Police officers in Northern Ireland used anti-terror stop and search legislation more than 10,000 times last year, a new report has revealed.
The thematic review of PSNI performance was carried out by the Policing Board’s human rights advisor.
The vast majority of the searches were carried out under the Justice and Security (Northern Ireland) Act 2007 – giving a constable power to search anyone for unlawful possession of “wireless apparatus or munitions”.
Eleven recommendations – regarding improved record-keeping, monitoring and public accountability – have been made as a result of the 114-page report. In addition to the 10,657 anti-terror searches (down from 16,464 in 2011/2012), a further 20,800 were carried out by officers under PACE in relation to non-terrorist related crime.
Commenting on the report, Policing Board chairwoman Anne Connolly said: “The board monitors the police use of stop and search and stop and question powers on an ongoing basis in the Human Rights Annual Reports. This thematic review is a dedicated and in-depth scrutiny of the use of the powers following community concerns raised with the Policing Board.”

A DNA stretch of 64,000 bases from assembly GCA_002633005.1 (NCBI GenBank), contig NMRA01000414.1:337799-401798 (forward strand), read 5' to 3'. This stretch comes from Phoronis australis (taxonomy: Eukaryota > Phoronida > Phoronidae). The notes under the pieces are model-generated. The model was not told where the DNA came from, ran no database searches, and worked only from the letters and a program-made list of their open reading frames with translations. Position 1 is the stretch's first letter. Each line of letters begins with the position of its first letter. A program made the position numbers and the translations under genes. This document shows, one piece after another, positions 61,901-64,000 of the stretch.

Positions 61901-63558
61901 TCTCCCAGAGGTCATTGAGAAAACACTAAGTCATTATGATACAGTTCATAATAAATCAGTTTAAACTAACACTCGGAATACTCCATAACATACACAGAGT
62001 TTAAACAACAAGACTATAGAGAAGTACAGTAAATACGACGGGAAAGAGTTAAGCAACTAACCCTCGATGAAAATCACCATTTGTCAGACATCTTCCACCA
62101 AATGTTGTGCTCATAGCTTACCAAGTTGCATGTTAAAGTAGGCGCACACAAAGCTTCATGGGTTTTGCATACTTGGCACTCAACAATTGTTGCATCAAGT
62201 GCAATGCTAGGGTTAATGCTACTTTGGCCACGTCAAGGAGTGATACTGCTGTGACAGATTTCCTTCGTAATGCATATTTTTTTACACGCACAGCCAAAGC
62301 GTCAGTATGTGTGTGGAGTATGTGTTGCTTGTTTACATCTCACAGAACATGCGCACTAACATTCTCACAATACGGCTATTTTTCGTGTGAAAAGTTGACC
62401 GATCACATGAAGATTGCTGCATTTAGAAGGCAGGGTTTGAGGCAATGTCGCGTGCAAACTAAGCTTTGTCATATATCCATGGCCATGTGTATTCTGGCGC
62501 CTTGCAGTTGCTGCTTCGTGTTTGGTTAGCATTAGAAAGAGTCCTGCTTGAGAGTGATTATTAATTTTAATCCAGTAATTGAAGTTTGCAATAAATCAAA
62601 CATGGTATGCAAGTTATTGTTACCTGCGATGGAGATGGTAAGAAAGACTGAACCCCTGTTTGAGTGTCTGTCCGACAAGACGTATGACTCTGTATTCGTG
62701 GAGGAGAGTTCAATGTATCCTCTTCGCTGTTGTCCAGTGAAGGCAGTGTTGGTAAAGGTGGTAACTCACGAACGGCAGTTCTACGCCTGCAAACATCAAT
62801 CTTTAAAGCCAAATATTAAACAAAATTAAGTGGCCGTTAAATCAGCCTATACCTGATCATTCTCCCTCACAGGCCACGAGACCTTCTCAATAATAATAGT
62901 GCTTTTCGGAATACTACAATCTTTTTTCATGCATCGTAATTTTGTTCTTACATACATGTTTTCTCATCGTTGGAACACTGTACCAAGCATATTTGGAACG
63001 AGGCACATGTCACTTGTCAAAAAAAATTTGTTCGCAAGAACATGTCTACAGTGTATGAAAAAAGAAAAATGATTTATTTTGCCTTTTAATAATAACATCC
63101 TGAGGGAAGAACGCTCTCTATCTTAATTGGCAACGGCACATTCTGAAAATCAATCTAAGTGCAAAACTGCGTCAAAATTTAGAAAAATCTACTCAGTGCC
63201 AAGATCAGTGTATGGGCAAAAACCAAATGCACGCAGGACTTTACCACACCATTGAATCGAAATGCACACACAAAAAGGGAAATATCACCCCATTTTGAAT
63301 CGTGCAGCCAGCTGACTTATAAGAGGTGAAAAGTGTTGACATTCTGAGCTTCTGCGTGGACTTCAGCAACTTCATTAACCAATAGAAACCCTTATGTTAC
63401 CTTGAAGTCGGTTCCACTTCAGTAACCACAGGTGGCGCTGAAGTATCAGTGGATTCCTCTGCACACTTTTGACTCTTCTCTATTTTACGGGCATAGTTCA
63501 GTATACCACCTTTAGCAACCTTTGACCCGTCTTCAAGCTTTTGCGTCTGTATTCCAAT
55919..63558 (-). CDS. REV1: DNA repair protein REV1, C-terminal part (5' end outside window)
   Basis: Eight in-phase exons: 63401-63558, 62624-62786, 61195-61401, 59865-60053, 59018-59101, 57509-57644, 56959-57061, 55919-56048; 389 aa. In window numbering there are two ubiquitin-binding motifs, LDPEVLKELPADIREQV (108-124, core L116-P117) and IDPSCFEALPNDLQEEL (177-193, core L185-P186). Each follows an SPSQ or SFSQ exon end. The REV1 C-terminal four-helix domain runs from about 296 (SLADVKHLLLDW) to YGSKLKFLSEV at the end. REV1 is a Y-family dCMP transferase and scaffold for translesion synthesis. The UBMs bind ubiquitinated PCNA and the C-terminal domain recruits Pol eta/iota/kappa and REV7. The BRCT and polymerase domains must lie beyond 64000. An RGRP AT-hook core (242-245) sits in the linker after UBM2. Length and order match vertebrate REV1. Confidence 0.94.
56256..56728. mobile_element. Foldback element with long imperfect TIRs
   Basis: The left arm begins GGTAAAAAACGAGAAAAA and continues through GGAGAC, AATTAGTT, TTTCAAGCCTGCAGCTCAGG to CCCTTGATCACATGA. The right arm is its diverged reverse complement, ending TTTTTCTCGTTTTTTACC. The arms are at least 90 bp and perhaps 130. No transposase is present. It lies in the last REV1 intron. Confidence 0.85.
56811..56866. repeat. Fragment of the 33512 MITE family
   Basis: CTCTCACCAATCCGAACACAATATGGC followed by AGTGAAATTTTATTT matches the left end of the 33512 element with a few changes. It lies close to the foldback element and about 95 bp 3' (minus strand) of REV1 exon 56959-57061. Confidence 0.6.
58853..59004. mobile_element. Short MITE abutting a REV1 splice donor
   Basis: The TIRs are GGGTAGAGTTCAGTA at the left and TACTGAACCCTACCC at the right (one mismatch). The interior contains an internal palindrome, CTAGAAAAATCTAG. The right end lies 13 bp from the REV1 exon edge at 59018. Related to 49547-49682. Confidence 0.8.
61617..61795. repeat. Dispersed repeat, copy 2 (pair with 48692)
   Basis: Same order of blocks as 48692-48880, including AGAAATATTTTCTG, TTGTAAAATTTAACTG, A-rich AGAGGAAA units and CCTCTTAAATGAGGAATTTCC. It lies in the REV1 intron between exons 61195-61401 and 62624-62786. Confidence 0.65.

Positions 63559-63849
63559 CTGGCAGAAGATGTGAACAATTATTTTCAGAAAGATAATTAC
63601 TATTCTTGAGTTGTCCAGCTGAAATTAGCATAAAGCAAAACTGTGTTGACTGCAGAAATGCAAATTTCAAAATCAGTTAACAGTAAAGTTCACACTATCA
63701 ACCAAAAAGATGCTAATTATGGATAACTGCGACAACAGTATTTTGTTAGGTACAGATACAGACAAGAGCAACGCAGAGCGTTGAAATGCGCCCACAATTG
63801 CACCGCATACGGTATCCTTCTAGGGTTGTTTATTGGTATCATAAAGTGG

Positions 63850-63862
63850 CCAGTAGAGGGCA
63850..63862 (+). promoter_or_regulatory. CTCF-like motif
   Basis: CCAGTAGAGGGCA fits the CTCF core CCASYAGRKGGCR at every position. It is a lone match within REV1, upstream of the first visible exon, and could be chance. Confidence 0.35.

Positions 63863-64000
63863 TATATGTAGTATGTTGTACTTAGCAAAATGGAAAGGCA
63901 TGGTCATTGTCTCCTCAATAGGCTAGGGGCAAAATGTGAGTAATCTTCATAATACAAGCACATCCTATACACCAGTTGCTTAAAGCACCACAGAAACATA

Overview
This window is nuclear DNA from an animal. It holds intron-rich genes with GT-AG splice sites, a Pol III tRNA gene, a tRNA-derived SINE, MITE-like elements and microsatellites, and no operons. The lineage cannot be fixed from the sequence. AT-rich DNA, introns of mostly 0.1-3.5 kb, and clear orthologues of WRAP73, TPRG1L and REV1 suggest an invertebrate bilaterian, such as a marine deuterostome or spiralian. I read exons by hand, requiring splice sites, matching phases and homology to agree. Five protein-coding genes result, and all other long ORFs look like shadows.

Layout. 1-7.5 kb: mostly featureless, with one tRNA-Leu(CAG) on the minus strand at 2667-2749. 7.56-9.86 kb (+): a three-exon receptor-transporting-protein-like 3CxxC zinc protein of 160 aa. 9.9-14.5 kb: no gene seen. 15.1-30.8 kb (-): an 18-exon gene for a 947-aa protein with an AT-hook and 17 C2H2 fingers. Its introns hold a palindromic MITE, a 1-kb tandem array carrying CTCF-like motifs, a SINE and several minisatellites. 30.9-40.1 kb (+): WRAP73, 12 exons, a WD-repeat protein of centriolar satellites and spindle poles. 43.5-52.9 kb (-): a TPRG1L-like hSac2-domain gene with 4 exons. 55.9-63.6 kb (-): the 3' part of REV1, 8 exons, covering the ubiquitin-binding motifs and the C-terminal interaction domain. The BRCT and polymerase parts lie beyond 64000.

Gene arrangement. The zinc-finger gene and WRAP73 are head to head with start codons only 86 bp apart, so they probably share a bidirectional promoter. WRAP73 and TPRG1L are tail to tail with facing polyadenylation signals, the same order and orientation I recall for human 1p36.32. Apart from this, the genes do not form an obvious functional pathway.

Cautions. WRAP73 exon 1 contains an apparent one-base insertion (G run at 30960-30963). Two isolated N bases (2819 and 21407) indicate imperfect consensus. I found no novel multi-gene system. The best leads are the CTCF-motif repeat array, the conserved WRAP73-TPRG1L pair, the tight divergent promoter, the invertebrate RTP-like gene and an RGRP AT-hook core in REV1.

Ms Connolly said the powers were an “area of significant public interest” and added: “The powers to stop and search and stop and question under the Terrorism Act and the Justice and Security Act are exceptional powers which must be used lawfully and proportionately. Accountability is an essential prerequisite for public confidence in the police service.
“The board wishes to encourage further debate and engagement with the community on this issue.”
The report documents there were 64 recorded shootings and 44 bombing incidents last year.
In relation to the “widespread” dissident threat posed to police, it said: “The constant struggle against what remains of violent republicanism in Northern Ireland warn against complacency.”